Health Effects of Alcohol and Other Drugs
This is a brief summary of some of the principal health risks and hazards associated with the use of illicit drugs and alcohol. It is neither comprehensive nor exhaustive.
Alcohol consumption may cause a number of changes in behavior. Even low doses significantly impair the judgment and coordination required to drive a car safely, increasing the likelihood that the driver will be involved in an accident. Low to moderate doses of alcohol also increase the incidence of a variety of aggressive acts, including spouse and child abuse. Moderate to high doses of alcohol cause marked impairments in higher mental functions, severely altering a person's ability to learn and remember information. Very high doses cause respiratory depression and death. If combined with other depressants of the central nervous system, much lower doses of alcohol will produce the effects just described.
Repeated use of alcohol can lead to dependence. Sudden cessation of alcohol intake is likely to produce withdrawal symptoms, including severe anxiety, tremors, hallucinations, convulsions, or potentially delirium tremens. Alcohol withdrawal can be life threatening. Long-term consumption of large quantities of alcohol, particularly when combined with poor nutrition, can also lead to permanent damage to vital organs such as the brain and the liver.
Mothers who drink alcohol during pregnancy may give birth to infants with fetal alcohol syndrome. These infants have irreversible physical abnormalities and mental retardation. In addition, research indicates that children of alcoholic parents are at greater risk than other youngsters of becoming alcoholics.
Narcotics including opioids such as hydrocodone, oxycodone, heroin, and fentanyl can cause euphoria, drowsiness, respiratory depression, constricted pupils, and nausea. The symptoms of an overdose of narcotics are slow and shallow breathing, clammy skin, convulsions, coma, and possible death. Persons experiencing withdrawal from addiction to narcotics can experience watery eyes, runny nose, yawning, loss of appetite, irritability, tremors, panic, cramps, nausea, chills, and sweating.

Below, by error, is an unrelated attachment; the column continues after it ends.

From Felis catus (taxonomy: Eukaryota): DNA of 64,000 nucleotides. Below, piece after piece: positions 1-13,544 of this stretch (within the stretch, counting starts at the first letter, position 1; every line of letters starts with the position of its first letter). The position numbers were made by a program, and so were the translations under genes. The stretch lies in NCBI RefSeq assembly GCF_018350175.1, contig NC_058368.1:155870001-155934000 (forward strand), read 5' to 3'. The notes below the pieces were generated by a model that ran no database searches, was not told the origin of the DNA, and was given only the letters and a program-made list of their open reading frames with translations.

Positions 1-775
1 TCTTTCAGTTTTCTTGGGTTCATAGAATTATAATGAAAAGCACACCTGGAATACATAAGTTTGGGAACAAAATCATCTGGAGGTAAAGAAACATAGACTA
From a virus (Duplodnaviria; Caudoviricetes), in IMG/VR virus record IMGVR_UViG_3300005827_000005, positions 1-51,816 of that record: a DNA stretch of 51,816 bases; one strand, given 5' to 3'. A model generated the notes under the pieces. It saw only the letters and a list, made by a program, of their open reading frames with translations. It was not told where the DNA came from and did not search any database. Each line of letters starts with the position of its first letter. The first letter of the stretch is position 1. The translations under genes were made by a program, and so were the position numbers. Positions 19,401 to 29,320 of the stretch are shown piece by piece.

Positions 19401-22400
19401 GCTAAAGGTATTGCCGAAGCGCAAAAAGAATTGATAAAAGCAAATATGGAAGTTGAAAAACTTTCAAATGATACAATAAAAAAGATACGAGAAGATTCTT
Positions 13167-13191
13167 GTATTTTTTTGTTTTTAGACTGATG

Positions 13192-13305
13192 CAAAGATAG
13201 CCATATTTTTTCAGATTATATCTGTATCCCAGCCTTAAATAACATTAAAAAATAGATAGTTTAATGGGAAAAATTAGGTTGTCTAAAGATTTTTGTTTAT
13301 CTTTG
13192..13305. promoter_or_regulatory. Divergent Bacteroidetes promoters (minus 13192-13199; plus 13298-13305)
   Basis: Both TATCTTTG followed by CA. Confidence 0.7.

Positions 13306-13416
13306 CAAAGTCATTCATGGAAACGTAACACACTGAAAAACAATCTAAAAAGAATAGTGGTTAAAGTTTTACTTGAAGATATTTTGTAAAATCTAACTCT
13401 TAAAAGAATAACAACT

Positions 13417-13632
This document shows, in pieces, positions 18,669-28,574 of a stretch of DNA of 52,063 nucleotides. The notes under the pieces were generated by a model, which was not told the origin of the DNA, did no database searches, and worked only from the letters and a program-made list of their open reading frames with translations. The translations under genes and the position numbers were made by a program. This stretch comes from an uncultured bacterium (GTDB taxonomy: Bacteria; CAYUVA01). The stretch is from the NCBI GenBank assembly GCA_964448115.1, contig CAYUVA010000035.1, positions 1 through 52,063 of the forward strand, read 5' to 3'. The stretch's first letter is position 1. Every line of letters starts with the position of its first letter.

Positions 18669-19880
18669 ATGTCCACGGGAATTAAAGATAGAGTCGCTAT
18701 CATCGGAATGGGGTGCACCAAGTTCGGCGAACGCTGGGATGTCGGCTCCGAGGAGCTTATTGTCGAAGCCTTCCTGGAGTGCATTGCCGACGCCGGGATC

Depressants such as barbiturates and benzodiazepines (Xanax, etc.) can cause slurred speech, disorientation, and drunken behavior. An overdose of a depressant results in shallow respiration, clammy skin, dilated pupils, weak and rapid pulse, coma, and possible death. Withdrawal symptoms include anxiety, insomnia, tremors, delirium, convulsions, and possible death.
Stimulants such as amphetamines, methylphenidate, and cocaine (or its derivative, crack cocaine) can cause increased alertness or euphoria, an increased pulse rate and blood pressure, insomnia, and loss of appetite. An overdose of stimulants results in agitation, anxiety, an increase in body temperature, hallucinations, convulsions, and possible death. Withdrawal symptoms include apathy, long periods of sleep, irritability, depression, and/or disorientation.
Hallucinogens such as LSD, mushrooms or psilocybin, and club or “designer drugs” cause illusions and hallucinations and poor perception of time and distance. The effects of an overdose include psychosis and possible death.
Marijuana, THC infused edibles, and hashish can cause euphoria, increased appetite, relaxed inhibitions, and disoriented behavior. The effects of an overdose include fatigue, paranoia, and possible psychosis. Withdrawal symptoms include insomnia, hyperactivity, difficulty with attention, cannabinoid hyperemesis syndrome, and decreased appetite.